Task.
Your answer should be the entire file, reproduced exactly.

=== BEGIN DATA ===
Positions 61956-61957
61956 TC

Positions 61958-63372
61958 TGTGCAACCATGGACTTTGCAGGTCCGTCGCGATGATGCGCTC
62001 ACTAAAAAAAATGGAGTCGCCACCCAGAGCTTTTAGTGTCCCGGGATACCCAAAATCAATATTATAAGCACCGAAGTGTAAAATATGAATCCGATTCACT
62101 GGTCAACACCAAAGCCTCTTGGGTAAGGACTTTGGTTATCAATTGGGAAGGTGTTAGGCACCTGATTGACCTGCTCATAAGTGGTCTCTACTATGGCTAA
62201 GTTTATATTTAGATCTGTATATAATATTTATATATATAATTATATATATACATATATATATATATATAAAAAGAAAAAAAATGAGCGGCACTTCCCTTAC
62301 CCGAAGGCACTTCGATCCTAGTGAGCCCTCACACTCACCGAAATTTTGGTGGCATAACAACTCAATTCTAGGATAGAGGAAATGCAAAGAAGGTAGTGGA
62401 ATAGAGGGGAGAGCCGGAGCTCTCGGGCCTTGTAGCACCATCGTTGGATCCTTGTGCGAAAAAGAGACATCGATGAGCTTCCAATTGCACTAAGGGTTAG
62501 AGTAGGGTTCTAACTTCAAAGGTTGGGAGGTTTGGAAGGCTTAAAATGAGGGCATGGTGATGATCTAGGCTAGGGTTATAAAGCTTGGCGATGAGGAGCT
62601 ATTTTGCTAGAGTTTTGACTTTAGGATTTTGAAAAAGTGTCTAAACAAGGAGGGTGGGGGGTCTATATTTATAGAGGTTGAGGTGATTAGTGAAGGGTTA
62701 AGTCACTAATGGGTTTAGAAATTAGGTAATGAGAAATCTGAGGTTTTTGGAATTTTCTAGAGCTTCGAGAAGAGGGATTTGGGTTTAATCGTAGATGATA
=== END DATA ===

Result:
Positions 61956-61957
61956 TC

Positions 61958-63372
61958 TGTGCAACCATGGACTTTGCAGGTCCGTCGCGATGATGCGCTC
62001 ACTAAAAAAAATGGAGTCGCCACCCAGAGCTTTTAGTGTCCCGGGATACCCAAAATCAATATTATAAGCACCGAAGTGTAAAATATGAATCCGATTCACT
62101 GGTCAACACCAAAGCCTCTTGGGTAAGGACTTTGGTTATCAATTGGGAAGGTGTTAGGCACCTGATTGACCTGCTCATAAGTGGTCTCTACTATGGCTAA
62201 GTTTATATTTAGATCTGTATATAATATTTATATATATAATTATATATATACATATATATATATATATAAAAAGAAAAAAAATGAGCGGCACTTCCCTTAC
62301 CCGAAGGCACTTCGATCCTAGTGAGCCCTCACACTCACCGAAATTTTGGTGGCATAACAACTCAATTCTAGGATAGAGGAAATGCAAAGAAGGTAGTGGA
62401 ATAGAGGGGAGAGCCGGAGCTCTCGGGCCTTGTAGCACCATCGTTGGATCCTTGTGCGAAAAAGAGACATCGATGAGCTTCCAATTGCACTAAGGGTTAG
62501 AGTAGGGTTCTAACTTCAAAGGTTGGGAGGTTTGGAAGGCTTAAAATGAGGGCATGGTGATGATCTAGGCTAGGGTTATAAAGCTTGGCGATGAGGAGCT
62601 ATTTTGCTAGAGTTTTGACTTTAGGATTTTGAAAAAGTGTCTAAACAAGGAGGGTGGGGGGTCTATATTTATAGAGGTTGAGGTGATTAGTGAAGGGTTA
62701 AGTCACTAATGGGTTTAGAAATTAGGTAATGAGAAATCTGAGGTTTTTGGAATTTTCTAGAGCTTCGAGAAGAGGGATTTGGGTTTAATCGTAGATGATA